Burger King makes pro-net neutrality video

Burger King makes pro-net neutrality video

Burger King makes pro-net neutrality video

The Burger King brand, owned by Restaurant Brands International, is launching a short Internet that imagines a world in which the restaurant chain offers different prices and different speeds in which it makes burgers dubbed: "Whopper Neutrality". The Burger King "employees" in the ad explained to hungry patrons that if they wanted a sandwich, they'd have have to wait or pay $25.99 for faster service.

Burger King obviously made this video just so we would blog about it, and yet we can't resist the delicious, flame-broiled taste of net neutrality content.

The Federal Communications Commission last month repealed the Obama-era rules, giving internet service providers like Verizon, Comcast and AT&T a free hand to slow or block websites and apps as they see fit or charge more for faster speeds.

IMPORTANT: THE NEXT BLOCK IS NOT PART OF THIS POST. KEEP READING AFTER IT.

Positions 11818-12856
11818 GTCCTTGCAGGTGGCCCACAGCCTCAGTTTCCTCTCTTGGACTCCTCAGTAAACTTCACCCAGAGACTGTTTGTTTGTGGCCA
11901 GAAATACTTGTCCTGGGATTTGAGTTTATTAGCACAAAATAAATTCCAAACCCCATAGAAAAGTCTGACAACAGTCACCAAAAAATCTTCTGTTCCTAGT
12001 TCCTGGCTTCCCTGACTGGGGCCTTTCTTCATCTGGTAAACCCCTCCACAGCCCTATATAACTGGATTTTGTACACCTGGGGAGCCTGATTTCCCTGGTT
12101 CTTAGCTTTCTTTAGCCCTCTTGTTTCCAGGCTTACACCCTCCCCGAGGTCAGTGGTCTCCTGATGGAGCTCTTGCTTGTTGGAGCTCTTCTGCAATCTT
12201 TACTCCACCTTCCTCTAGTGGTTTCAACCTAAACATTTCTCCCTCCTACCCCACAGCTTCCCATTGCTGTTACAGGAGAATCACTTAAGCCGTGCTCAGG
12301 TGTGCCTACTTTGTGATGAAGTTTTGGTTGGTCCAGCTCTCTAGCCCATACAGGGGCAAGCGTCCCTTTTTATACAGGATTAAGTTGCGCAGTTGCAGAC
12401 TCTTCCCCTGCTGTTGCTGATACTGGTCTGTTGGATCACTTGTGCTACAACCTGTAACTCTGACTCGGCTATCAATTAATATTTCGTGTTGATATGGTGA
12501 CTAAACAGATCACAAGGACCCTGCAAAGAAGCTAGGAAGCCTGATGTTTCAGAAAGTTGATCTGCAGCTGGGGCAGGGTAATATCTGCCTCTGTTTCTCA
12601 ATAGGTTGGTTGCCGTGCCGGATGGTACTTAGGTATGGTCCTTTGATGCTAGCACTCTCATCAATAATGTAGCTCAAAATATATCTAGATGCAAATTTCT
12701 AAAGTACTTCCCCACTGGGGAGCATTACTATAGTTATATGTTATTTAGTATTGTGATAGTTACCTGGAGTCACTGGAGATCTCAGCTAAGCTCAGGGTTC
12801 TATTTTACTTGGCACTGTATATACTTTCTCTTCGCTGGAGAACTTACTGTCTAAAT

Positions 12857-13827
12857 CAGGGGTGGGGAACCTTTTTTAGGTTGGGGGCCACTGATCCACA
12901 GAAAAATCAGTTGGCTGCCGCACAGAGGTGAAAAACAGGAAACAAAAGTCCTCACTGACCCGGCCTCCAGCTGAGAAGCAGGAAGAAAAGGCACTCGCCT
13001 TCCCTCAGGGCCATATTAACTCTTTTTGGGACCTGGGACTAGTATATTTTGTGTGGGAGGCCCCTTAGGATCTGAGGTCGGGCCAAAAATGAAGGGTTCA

Burger King is suggesting that internet customers would be equally confused and upset if they unexpectedly faced the potential consequences of net neutrality's repeal.

A new video released on Wednesday, January 24, set out to explain the issue of net neutrality in terms that someone ordering its signature Whopper burger would be able to understand. "This effort aims to help people understand how the repeal of Net Neutrality will impact their lives".

"We believe the internet should be like Burger King restaurants, a place that doesn't prioritize and welcomes everyone", global chief marketing officer Fernando Machado, said in a statement. "It's ready but you can't give it to me?" one angered customer said, CNN Money noted. So Burger King has opted to wrap the matter into a Whopper.

This is Burger King's first public show of support for net neutrality. "It's stupid but true".

Then shows the King himself, drinking from a Reese's mug, a clear reference to FCC Chairman Ajit Pai.

When it comes to political stances big companies usually shy away from chiming in but thanks to the Trump Presidency things are changing.

Net neutrality can be a very complicated and confusing concept at times.

More: Net neutrality: The FCC voted to end it.

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